23. Here is a recent paper by Brent Davis, The Phaistos Disk: A New Way of Viewing the Language Behind the Script. It’s the first interesting analysis of the Phaistos I have read in a long time. The author does not try to decipher the disk, but has a more modest claim: that the Phaistos script and Linear A encode the same as-yet-unidentified language. I haven’t gone into the paper in depth, but it looks compelling.

    In the same issue of the journal there is survey of another possible writing system, the Archanes script of Crete, which may be the oldest script known yet from Europe.

  24. @Y: That’s a pretty good paper. Davis avoids the usual errors of frequentist statistics. He gives a correct account of the meaning of the p-values, and his non-null hypothesis (that Linear A and the Disc encode the same language) is not something wildly unlike, a priori. However, since his “significant” p-values are in the 1–3 percent range, there may be a “multiple comparisons” problem; if he tried ten methods of analyzing the disc data, and the first nine did not work, then the p-values derived from the tenth method are no longer statistically significant.

  25. David Marjanović says:

    Before I read the paper, let me mention the general lack of reasons to think that all Linear A inscriptions are in the same language. But of course it’s likely that some of them are in the same language as the Disc.

  26. FWIW, Peter T. Daniels, An Exploration of Writing (2018) p. 130 “Undeciphered scripts….By far the most notorious is the Phaistos Disk…stamped…on each side with a spiral of pictograms that look as though they might be writing. Dozens of interpretations have been published, with no particular plausibility, but unless some further use of the pictograms turns up somewhere against which proposals can be checked, it is impossible to verify any interpretation. No purpose would be served by listing a few of the attempts.”

  27. David Marjanović says:

    unless some further use of the pictograms turns up somewhere against which proposals can be checked

    Well, there is this thing, but there are just 15 glyphs on it.

  28. David Marjanović says:

    However, since his “significant” p-values are in the 1–3 percent range, there may be a “multiple comparisons” problem; if he tried ten methods of analyzing the disc data, and the first nine did not work, then the p-values derived from the tenth method are no longer statistically significant.

    He didn’t. He checked if there was a significant match between the disc and Linear A, and between the disc and Linear B; that makes two rather than ten. He should have divided his significance threshold by 2 – so 0.025 instead of 0.05 –, just as this famous example requires division by 20; and that doesn’t change his results, because the significant match with Linear A is well below 2.5%.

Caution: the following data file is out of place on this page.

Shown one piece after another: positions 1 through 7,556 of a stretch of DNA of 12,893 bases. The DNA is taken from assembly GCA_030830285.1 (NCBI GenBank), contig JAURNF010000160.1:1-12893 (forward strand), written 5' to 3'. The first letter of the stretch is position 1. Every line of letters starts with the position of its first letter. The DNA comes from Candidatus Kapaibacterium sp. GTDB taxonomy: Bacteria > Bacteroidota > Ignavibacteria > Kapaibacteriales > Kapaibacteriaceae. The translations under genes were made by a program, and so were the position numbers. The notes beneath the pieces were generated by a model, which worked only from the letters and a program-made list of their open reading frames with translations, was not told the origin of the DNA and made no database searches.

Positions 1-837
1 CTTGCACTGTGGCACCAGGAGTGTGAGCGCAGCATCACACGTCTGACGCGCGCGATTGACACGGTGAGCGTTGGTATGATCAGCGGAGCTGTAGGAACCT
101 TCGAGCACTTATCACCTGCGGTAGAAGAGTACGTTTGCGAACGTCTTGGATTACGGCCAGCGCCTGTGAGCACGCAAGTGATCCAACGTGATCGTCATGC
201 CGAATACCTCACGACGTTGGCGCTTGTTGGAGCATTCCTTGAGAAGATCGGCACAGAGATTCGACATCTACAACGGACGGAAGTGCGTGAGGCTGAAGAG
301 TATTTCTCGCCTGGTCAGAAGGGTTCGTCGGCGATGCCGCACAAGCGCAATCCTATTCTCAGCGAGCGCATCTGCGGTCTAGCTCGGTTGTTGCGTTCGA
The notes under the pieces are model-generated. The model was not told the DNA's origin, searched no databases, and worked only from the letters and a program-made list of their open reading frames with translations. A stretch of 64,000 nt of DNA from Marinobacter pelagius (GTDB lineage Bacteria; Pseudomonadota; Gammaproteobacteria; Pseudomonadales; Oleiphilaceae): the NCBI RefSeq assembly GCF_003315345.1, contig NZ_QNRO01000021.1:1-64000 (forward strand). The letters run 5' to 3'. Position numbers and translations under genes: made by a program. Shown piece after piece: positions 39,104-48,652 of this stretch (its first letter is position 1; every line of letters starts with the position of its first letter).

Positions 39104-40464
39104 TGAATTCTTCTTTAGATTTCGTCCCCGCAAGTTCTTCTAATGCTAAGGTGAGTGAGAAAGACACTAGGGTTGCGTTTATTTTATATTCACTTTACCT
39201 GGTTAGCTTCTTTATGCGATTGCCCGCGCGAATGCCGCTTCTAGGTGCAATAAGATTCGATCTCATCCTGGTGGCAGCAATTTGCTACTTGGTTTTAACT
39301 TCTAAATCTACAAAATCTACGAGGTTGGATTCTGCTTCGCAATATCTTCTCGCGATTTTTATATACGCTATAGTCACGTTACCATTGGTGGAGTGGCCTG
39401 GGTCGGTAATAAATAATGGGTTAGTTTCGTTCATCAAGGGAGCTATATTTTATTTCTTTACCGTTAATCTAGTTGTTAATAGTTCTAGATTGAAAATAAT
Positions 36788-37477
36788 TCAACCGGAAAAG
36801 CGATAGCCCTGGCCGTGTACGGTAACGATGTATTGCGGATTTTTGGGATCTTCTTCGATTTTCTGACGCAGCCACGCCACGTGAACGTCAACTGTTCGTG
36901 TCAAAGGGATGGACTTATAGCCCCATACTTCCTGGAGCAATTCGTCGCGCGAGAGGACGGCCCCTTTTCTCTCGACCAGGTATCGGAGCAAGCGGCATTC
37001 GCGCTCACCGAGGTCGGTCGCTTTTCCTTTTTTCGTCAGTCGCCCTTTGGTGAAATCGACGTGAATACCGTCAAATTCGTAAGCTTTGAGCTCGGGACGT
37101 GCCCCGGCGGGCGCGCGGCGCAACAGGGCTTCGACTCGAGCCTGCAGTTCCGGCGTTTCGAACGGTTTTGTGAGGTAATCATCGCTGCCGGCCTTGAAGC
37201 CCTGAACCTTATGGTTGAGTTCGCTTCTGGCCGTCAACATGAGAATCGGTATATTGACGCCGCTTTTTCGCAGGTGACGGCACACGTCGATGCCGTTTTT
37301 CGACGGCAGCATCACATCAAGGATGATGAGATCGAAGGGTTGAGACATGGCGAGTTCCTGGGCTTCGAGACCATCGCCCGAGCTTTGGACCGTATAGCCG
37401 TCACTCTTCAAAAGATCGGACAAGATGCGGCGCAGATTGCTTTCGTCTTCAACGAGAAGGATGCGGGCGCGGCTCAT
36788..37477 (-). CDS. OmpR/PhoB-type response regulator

I will say, though, that a few shifts in the vowel system would go a long way to change which syllable sequences are common in a language. The paper cannot even exclude S. R. Fischer’s hypothesis that the disc (and some, but by no means all, Linear A inscriptions) are in a form of Greek with a few slightly strange but regular vowel shifts.

    The best thing I’ve learned from the paper is that Godart & Olivier’s Recueil des Inscriptions en Linéaire A is called GORILA.

  29. John Cowan says:

    I will say, though, that a few shifts in the vowel system would go a long way to change which syllable sequences are common in a language.

    Only if the writing system changes to follow the phonology, which writing systems usually don’t; instead, the phonemic interpretation of the glyphs changes. In Old Thai, there were three classes of consonants: voiced, voiceless aspirates/fricatives, and voiceless unaspirated stops. The corresponding consonants of all three classes have for the most part come to be pronounced the same in Modern Thai, and the difference in the letters, along with the vowel length of the following vowel, is how Modern Thai tones are encoded.

  30. David Marjanović says:

    That only holds if writing is introduced before the sound changes happen!

  31. We have super-computers. The analysis and synthesis power we have, is huge. We are on year 2020 and cannot decipher the Phaistos Disk?
    Whoever is sensible, can understand is a forgery.
    And if it wasn’t, then why the Greek Authorities don’t give the permission to examine the Disk, especially with Thermoluminescence that is non-destructive? No rational explanation than the disk is fake.

  32. David Marjanović says:

    We have super-computers. The analysis and synthesis power we have, is huge. We are on year 2020 and cannot decipher the Phaistos Disk?

    Garbage in, garbage out.

    Nothing in, nothing out.